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How to Deal with “Private” Matters: The Truth behind Genital Psoriasis

The male and female genitals are prone to several diseases and problems. One of these is genital psoriasis, which occurs in the penis and scrotum (for males) and the vulva (for females). It is sometimes accompanied by psoriasis in another area of the body, but in rare cases the disease may be focused in the genitals only. The areas that are affected with this disease are shiny, red, and moist, and can be marked with large patches of skin or small spots. These are generally itchy, but are rarely sore. Yeast infections and contact dermatitis may be confused for genital psoriasis.

The worst cases of genital psoriasis can lead to tight and sore spots that may crack. If a person continues scratching the affected area, it may get infected or even sore. Inverse psoriasis may also occur in the skin folds of the genital region. The symptoms of genital psoriasis can be located in the genitals, as well as the pubic area, the inner thighs close to the genitals, and the skin between the buttocks. Men who have genital psoriasis (or penile psoriasis) can observe tiny red patches on the penis tip or the shaft. Women with genital psoriasis can see smooth red patches, which can become dry and thick when scratched.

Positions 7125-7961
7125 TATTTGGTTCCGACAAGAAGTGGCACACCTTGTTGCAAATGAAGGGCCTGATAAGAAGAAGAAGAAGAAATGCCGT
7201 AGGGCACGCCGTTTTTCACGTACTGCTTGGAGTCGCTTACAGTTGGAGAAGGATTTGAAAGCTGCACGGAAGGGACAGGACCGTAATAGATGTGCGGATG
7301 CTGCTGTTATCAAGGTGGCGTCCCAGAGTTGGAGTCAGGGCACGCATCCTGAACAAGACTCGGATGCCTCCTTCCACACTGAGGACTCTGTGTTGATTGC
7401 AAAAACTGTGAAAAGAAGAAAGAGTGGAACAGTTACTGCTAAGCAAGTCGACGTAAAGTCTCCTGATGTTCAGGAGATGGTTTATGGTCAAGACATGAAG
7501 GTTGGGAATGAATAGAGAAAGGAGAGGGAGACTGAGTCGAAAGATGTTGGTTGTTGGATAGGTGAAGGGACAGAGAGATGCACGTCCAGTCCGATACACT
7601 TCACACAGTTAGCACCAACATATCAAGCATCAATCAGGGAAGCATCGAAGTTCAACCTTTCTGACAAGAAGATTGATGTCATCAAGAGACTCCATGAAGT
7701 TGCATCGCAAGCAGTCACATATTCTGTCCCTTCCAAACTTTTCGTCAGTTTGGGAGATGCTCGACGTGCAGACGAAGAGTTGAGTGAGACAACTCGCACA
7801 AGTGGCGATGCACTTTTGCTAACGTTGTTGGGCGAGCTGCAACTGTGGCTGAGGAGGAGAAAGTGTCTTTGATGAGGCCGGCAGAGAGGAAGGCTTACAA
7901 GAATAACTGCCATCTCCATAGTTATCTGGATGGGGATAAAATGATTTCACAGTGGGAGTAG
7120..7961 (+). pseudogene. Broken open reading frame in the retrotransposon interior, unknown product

This disease is caused by tight underwear that rubs on the person’s skin. Athletes and other people who move and sweat excessively experience worse cases of genital psoriasis. Anal psoriasis may also be confused with fungal and yeast infections; doctors would have to conduct a rectal exam to make a correct diagnosis. Anal psoriasis can be observed when there is pain during bowel movements, bleeding in the anus, and extreme itching. The most common treatments for genital psoriasis are UV light therapy and topical medications. Systemic medications are only given when the psoriasis is too severe, it does not respond to topical therapy, or it appears somewhere else on the body.

It is possible for people to confuse genital psoriasis with genital herpes, since these affect a person’s genitals. Unlike genital psoriasis, genital herpes is an infection that can be sexually transmitted and is caused by the herpes simplex virus (HSV). Genital herpes occurs on the genitals, specifically the skin and mucous membranes. A person can become infected with genital herpes if he/she comes in contact with a person who already has the infection. This infection can spread without showing any symptoms. But like genital psoriasis, genital herpes cannot be cured, only treated. It is also a chronic condition, and people affected with genital herpes may or may not experience another episode.